August 27, 2018
A Bright Future Ahead: Investing in Energy
By Vance Albitz
America’s ailing coal industry was given a lift last Tuesday when the Environmental Protection Agency unveiled a proposal to reduce pollution regulations on coal-fired power plants. President Trump told supporters the next day, “We’re putting our great coal miners back to work.” This was good for some, but a momentum stopper for others; most notably proponents of cleaner and renewable energy.
So what does the future of energy look like, and what are some areas investors should consider before putting their money to work in the sector?
Where are we now?
Fossil fuels such as coal, oil, and natural gas supply nearly 80% of the world’s energy. This energy is mostly used to warm homes, charge our electronic devices, and power transportation.
Unfortunately, they are also the primary source of greenhouse gas emissions. This is what causes all the fuss on progressing energy production to a cleaner and more renewable future. Here is a quick two minute video if you need explanation of the greenhouse gas effect.
Most scientists agree that ridding our earth of these emissions would have benefits – improving health, reducing the number of natural disasters, and making the earth a cleaner place to live – but what are the alternatives, and how feasible are they?
Solar and wind are arguably the most popular forms of renewable energy. However, if you’re curious about full and immediate replacement, it doesn’t quite seem possible yet. The sun doesn’t always shine, and the wind doesn’t always blow. Batteries needed to store the discontinuous energy are expensive and not yet powerful enough. There are many other alternatives to solar and wind that are all worth mentioning, but the key takeaway is this: no potential solutions come without challenges.
The Future of Energy
According to the Population Division of the United Nations, there will be approximately 9 billion people in 2050. Emerging countries throughout the world will continue to advance and increase their per capita energy consumption. The need for energy is vast and continues to grow. It is without surprise that the energy sector is the largest economic sector in the world.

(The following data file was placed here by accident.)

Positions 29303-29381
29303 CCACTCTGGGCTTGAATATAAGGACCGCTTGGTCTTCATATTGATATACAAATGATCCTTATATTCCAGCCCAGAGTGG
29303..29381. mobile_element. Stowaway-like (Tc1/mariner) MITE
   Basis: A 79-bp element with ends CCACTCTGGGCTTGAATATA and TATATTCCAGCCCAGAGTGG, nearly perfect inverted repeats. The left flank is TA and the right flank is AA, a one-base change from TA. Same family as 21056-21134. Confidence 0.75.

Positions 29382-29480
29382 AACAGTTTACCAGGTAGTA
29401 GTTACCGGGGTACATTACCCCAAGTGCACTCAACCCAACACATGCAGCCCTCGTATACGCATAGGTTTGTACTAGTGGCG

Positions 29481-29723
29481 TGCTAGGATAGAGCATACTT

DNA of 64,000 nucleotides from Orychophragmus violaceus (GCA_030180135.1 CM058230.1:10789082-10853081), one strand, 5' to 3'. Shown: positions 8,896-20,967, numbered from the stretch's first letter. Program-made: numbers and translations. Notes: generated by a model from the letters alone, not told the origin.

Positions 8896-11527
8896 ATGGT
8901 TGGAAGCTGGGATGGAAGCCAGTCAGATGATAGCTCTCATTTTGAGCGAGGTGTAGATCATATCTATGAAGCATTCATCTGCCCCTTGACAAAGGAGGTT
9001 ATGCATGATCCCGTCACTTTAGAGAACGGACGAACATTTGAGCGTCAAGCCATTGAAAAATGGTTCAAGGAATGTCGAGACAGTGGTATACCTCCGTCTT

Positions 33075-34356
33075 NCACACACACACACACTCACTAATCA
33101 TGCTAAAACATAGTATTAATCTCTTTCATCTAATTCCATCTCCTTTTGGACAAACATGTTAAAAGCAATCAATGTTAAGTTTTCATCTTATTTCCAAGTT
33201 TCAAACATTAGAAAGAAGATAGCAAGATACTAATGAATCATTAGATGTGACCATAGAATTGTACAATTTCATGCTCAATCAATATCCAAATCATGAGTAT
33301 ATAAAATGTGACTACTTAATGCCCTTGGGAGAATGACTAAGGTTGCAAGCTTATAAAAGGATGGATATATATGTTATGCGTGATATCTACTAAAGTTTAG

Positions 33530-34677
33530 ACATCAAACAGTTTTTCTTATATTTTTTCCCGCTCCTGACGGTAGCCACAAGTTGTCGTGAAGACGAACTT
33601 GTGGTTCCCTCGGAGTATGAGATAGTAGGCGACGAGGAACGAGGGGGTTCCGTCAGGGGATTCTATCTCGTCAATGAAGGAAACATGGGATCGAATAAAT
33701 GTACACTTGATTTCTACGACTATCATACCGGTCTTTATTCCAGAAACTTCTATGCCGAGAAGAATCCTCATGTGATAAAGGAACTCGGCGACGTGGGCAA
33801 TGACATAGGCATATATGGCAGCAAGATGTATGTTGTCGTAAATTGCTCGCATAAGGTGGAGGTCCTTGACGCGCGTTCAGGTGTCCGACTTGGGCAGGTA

Investing in Energy
According to Business Insider, it is estimated that 40% of the world’s power will come from renewable sources by 2040. That’s still 22 years away, and 40% by then still isn’t the majority of the market. That means what’s currently working now isn’t going away anytime soon. Most people will agree that we are on the path to cleaner energy, but it is going to take a while.
An interesting investing strategy would be to take note of the large oil companies that are investing heavily in renewable energy. These companies logically are positioning themselves to benefit from the way we use energy now, while simultaneously preparing for future changes.
Here is where some of the big oil companies are investing in renewable energy technologies.
||Selected Renewable Energy Investments
||A $500 million venture with Synthetic Genomics to genetically engineer photosynthetic algae to produce renewable crude from sunlight and carbon dioxide.
|Royal Dutch Shell:
||Bought a 44% stake in solar developer Silicon Ranch for $217 million and acquired on-site power generation management company MP2 Energy.
||Small investments in projects spanning wind power, solar, and geothermal that can power a combined 113,000 U.S. homes; also leading in renewable diesel infrastructure.
||Owns 1.4 gigawatts (GW) of American wind power and solar leader Lightsource BP; 50-50 venture with DuPont (DowDuPont) in next-generation renewable fuels.
||Total Energy Ventures has invested roughly $160 million in 20 start-ups spanning solid-state lithium ion batteries, microbial fuel factories, and enhanced cellulosic sugar recovery. They own 56% of solar panel manufacturer SunPower.
Data sources: ExxonMobil, Royal Dutch Shell, Chevron, BP, and Total
Investors wouldn’t likely invest in any of these large oil companies today for their renewable energy ambitions alone; each business is still overwhelmingly driven by oil and gas production. However, it’s practical to consider clean energy initiatives when looking for tiebreakers among the top oil companies. In the long term, large energy companies with a strong foundation in renewable energy production will have an edge over peers that didn’t take renewables seriously.
Of course, there are renewable only companies which are growing at exponential rates. In November, Thomson Reuters released its inaugural Energy 100 list, which evaluates companies in the sector (both traditional and renewable) based on criteria such as innovation, environmental impact, social responsibility, and risk management. The top companies go “beyond the balance sheet,” according to the report — in addition to solid financials, they have created advanced sustainability programs, developed groundbreaking technologies, and benefited their surrounding communities. Check out the report here for a detailed look at some of the top energy companies in the world. https://www.thomsonreuters.com/en/products-services/energy/top-100.html
Who knows what the next decade will bring in the energy sector. The key questions will be: how long will big oil and fossil fuels companies rule, will they adjust with the onset of renewable energy, and how much will politics come into play with enforcing these changes? The key takeaway is the increase of the demand for energy over the next 30 years in emerging market countries and a growing population. Energy is and will remain the largest economic sector in the world. It’s not going away any time soon. The current fossil fuel trade will likely be here for a while, with a slow progression toward renewables over the next several decades.